That is particularly the case with British soldiers, who I still believe to this day are the best trained, and most reasonable and decent, troops on the ground. They always operate with a real sense of restraint. They do not even have to be taught about that; there is an instinctive sense of restraint that comes from their training. We now find that 90% of the cost of these prosecutions is going on 10% of the incidents. Where is the natural justice in that?

I want to raise an issue. I had friends who never came back, and I want to talk about Robert Nairac. I saw him a few nights before he went to Northern Ireland, and he never returned. What happened to him—a brave young man trying to do his job—was horrific. He was not just killed but tortured and dismembered. He disappeared, and no one has ever owned up to knowing where his body is buried. No one has owned up to doing it, although we have a fair suspicion of who it was. His poor parents have gone to their grave with no conclusion to the sad tragedy of Robert Nairac. He is typical of many people, both soldiers and non-combatants, who disappeared in Northern Ireland. Where is the justice in the fact that families such as his will never see those responsible prosecuted for their filthy, foul actions? There is no natural justice in pursuing British soldiers, rather than the people who tortured and killed Robert Nairac, because it is easier.

Worse than that are the letters of comfort that were given out. I find it astonishing to discover that letters of comfort are given quietly to those on the run. Why are they on the run? Because they have committed atrocities and cannot come back. That is about Government and perhaps about the Belfast agreement—but in a funny sort of way, not really; otherwise, that would have been done publicly. It would have been shouted from the rooftops if it were an equivalent process, but it never was.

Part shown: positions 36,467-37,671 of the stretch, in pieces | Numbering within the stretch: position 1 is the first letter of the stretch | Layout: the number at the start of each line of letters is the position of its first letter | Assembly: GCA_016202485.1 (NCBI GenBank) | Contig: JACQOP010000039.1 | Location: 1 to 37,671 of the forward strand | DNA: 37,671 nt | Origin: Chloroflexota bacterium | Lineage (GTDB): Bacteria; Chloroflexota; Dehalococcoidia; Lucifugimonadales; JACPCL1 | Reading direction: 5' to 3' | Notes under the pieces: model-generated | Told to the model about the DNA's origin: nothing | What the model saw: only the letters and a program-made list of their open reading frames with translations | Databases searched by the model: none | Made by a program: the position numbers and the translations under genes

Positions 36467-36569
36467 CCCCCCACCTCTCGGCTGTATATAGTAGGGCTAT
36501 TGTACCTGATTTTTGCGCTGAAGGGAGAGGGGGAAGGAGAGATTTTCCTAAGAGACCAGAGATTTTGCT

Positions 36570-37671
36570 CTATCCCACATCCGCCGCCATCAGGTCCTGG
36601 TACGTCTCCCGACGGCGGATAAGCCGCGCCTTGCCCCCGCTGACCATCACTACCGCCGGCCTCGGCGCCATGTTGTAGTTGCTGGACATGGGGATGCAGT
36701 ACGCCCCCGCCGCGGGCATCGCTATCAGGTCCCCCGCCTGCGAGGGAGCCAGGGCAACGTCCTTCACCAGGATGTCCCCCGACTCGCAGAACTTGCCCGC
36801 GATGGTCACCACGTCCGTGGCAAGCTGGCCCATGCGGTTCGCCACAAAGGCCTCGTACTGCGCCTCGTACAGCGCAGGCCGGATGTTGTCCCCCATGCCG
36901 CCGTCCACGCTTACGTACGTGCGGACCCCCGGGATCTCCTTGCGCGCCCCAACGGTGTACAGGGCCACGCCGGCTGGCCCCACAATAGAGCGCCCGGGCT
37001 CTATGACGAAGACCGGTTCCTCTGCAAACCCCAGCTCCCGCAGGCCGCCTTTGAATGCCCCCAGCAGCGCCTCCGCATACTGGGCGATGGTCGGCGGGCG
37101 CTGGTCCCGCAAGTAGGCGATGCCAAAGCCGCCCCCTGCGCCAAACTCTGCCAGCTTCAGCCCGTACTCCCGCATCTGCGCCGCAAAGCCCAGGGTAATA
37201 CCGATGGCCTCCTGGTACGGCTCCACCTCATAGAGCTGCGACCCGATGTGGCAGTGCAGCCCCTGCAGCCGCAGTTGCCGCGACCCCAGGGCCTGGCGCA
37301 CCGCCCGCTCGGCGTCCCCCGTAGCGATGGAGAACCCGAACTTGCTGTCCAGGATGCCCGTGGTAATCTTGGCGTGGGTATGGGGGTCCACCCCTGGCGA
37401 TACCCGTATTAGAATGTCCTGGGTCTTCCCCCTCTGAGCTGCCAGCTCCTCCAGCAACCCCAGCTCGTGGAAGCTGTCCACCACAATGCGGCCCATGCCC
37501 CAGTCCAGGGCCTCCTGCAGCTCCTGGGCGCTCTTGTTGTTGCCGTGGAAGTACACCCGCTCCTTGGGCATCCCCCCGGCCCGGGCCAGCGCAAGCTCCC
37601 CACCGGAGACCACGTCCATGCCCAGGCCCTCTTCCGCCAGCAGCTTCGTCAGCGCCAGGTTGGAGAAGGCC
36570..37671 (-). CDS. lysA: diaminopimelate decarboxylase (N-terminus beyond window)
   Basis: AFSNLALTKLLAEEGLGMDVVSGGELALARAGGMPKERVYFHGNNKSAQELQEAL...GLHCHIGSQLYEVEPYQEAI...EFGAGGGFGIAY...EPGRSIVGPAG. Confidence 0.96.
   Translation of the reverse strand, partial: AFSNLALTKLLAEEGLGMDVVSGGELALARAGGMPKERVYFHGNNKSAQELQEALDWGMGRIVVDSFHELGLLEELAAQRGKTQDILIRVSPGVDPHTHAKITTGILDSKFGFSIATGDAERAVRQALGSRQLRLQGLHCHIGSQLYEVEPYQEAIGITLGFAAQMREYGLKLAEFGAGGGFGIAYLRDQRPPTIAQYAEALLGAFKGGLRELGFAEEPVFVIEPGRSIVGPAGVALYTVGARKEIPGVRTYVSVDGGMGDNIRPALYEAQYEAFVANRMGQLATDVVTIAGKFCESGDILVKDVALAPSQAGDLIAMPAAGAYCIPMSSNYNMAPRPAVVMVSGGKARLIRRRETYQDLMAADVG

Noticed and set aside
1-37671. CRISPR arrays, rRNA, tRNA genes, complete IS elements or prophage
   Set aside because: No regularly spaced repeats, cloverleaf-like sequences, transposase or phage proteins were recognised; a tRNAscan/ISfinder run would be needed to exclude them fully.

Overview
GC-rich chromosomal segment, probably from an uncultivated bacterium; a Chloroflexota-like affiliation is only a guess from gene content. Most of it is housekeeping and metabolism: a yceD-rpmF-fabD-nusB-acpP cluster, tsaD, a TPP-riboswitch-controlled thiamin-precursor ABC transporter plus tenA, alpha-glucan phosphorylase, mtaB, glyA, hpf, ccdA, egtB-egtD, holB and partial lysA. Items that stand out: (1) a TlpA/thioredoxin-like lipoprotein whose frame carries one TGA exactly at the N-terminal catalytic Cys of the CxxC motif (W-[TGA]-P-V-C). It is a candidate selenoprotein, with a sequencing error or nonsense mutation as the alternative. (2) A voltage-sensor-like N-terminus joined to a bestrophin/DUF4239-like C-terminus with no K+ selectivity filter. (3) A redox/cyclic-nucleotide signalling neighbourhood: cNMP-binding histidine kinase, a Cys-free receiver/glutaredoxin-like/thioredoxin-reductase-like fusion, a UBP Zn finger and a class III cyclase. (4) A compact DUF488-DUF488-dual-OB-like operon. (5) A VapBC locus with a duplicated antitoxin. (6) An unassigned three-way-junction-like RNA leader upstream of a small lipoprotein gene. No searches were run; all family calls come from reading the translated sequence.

As my hon. Friends have said, the endless nightmare for soldiers who served in Northern Ireland was that they were three times more likely to die than the terrorists who they were after. The likelihood of death was greater on the streets there than in other operations before or since. Why was that? Because our soldiers walked through the streets in plain sight, and were targets every single moment that they were there.

I recall the sheer fear I felt as a young platoon commander on the first commemorative Sunday of Bloody Sunday in the Bogside. I remember having to keep a patrol safe as over 100,000 very angry people talked about tearing them limb from limb if they found them, and knowing that at any stage, any one of my patrol could have been taken away, never to be seen again. Those were the kinds of decisions that one had to make. That still resonates, even today.